There are however several important limitations to the present study. The study group was quite small and may not be representative of hypertensive patients as a whole. However, we have observed this identical pattern during tilt-induced syncope in four additional patients in whom TCD flow determinations were not made. The patients' antihypertensive medications were not allowed to “wash out” of the patients' systems prior to study and may have had an influence on the findings. However, we thought it both imprudent and unsafe to discontinue therapy in patients with chronic hypertension, as doing so may have resulted in a “rebound” elevation in blood pressure. In addition it seemed to be important to study patients under the same conditions as existed during their clinical episodes. TCD is a modality employed in the non-invasive determination of intercerebral circulation. Information is obtained using a range gated pulsed Doppler instrument that emits a 2-MHz ultrasonic signal. Numerous studies have demonstrated that it can record accurate assessments of cerebral blood flow. Analysis of the pulsatility index and ratio of systolic to diastolic velocity has a reported specificity of 98–100% in the diagnosis of cerebrovasospasm. However these measurements assume that the diameter of the middle cerebral artery remains constant. This has been confirmed by studies that have demonstrated that changes in the middle cerebral artery are negligible in comparison to those of the cerebral arterioles. The use of NTG may have altered the results in the one patient who received it. Although NTG is a vasodilator it seems to have surprisingly little effect on cerebral resistance vessels. Sublingual administration of 1 mg to subjects resulted in no significant change in cerebral blood flow. General reproducibility of these findings were not assessed. In addition basilar artery blood flow was not measured, nor was arterial CO2 at the exact moment of syncope.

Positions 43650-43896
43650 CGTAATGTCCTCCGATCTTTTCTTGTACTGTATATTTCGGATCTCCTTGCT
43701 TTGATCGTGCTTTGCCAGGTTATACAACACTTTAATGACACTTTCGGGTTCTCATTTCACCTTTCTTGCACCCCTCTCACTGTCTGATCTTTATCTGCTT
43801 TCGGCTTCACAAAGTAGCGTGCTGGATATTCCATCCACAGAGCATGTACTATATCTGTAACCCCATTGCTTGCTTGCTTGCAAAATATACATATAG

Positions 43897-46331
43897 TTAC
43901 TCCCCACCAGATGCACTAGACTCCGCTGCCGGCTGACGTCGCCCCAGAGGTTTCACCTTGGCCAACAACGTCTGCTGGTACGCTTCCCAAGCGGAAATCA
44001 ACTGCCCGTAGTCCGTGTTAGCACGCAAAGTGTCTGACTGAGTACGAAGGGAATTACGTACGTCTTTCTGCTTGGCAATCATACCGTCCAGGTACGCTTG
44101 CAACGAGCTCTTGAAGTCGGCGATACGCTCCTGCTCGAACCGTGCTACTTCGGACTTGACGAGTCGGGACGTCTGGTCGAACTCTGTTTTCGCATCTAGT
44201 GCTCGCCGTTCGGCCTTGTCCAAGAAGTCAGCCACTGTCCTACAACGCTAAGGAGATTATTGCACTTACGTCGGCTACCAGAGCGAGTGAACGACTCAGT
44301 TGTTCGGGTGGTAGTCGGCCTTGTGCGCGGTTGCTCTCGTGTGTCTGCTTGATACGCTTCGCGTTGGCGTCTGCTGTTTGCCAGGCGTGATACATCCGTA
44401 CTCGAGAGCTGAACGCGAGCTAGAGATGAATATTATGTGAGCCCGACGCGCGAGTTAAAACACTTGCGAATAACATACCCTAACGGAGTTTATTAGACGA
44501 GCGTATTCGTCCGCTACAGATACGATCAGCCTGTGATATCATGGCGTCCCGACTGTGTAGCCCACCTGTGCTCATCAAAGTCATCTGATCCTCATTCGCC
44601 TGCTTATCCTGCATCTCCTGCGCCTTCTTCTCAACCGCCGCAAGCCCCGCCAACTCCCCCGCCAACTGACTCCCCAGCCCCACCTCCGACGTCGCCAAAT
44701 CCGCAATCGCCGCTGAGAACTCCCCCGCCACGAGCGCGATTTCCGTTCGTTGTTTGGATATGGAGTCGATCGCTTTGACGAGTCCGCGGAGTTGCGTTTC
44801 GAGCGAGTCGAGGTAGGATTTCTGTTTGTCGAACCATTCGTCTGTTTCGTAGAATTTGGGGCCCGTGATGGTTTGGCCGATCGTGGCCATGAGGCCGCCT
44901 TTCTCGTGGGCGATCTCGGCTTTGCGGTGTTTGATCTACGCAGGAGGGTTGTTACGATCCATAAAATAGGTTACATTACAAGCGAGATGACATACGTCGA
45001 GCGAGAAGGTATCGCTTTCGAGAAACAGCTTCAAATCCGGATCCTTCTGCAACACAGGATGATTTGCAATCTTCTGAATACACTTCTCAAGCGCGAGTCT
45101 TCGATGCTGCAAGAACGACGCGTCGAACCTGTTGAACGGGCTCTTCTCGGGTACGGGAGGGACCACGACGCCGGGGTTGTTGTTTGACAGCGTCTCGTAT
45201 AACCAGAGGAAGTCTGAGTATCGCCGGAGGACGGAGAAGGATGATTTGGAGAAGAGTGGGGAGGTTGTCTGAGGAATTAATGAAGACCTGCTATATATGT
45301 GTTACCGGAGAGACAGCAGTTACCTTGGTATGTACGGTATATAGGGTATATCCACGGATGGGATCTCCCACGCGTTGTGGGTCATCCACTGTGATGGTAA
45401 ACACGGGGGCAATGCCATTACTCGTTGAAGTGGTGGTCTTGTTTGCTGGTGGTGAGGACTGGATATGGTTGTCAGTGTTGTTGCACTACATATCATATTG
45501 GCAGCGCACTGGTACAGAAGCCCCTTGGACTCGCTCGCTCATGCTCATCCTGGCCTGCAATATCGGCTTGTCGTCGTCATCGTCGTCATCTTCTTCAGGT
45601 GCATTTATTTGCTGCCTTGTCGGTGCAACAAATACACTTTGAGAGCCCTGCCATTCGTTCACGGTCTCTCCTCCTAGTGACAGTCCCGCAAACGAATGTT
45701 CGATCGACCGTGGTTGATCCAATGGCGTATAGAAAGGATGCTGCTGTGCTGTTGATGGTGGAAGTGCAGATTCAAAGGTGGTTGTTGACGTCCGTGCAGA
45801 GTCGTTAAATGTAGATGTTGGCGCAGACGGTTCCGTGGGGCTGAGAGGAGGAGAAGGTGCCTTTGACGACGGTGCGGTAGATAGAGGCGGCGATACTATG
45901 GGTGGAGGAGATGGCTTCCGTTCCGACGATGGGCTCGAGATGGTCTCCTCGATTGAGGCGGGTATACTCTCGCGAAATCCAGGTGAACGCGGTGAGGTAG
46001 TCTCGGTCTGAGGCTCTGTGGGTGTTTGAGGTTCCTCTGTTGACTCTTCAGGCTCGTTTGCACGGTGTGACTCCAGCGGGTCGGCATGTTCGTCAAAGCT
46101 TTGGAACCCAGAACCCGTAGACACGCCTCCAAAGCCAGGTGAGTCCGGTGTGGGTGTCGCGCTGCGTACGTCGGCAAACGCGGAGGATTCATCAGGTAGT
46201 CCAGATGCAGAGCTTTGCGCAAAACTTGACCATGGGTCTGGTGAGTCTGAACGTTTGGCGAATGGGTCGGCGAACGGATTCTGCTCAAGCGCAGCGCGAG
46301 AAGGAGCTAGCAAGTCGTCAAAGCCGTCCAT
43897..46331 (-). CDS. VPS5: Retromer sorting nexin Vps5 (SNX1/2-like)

Our data suggest that in some individuals with chronic hypertension periodic fluctuations in blood pressure that result in sudden drops from hyper- to normotensive levels may be a cause of recurrent syncope. Interestingly the cerebral blood flow changes we observed in these patients were identical to those that we have observed in neurocardiogenic syncope and cerebral syncope, namely a sudden increase in cerebral vascular resistance (signifying arteriolar vasoconstriction). This has suggested that abnormal baroreceptor responses triggered during a sudden fall in systemic blood pressure may result in a derangement in cerebral autoregulation with vasoconstriction occurring despite normotension. The hemodynamic result of cerebral vasoconstriction is quite similar to those of stenosis, producing an increase in blood flow velocity and a loss of perfusion pressure in the affected segment. This vasoconstriction may be sufficiently great so as to cause a diffuse cerebral hypoxia and ultimately loss of consciousness.


The observation that alterations in cerebral artery blood flow are present in neurocardiogenic syncope, cerebral syncope and now in hypertensive syncope further support the concept that cerebral vasoconstriction may potentially play some role in the pathogenesis of these disorders. These observations also reinforce the advice that in patients suffering from longstanding severe hypertension that pharmacologic reductions in blood pressure be done gradually and carefully so as to help avoid episodes of “hypertensive syncope.”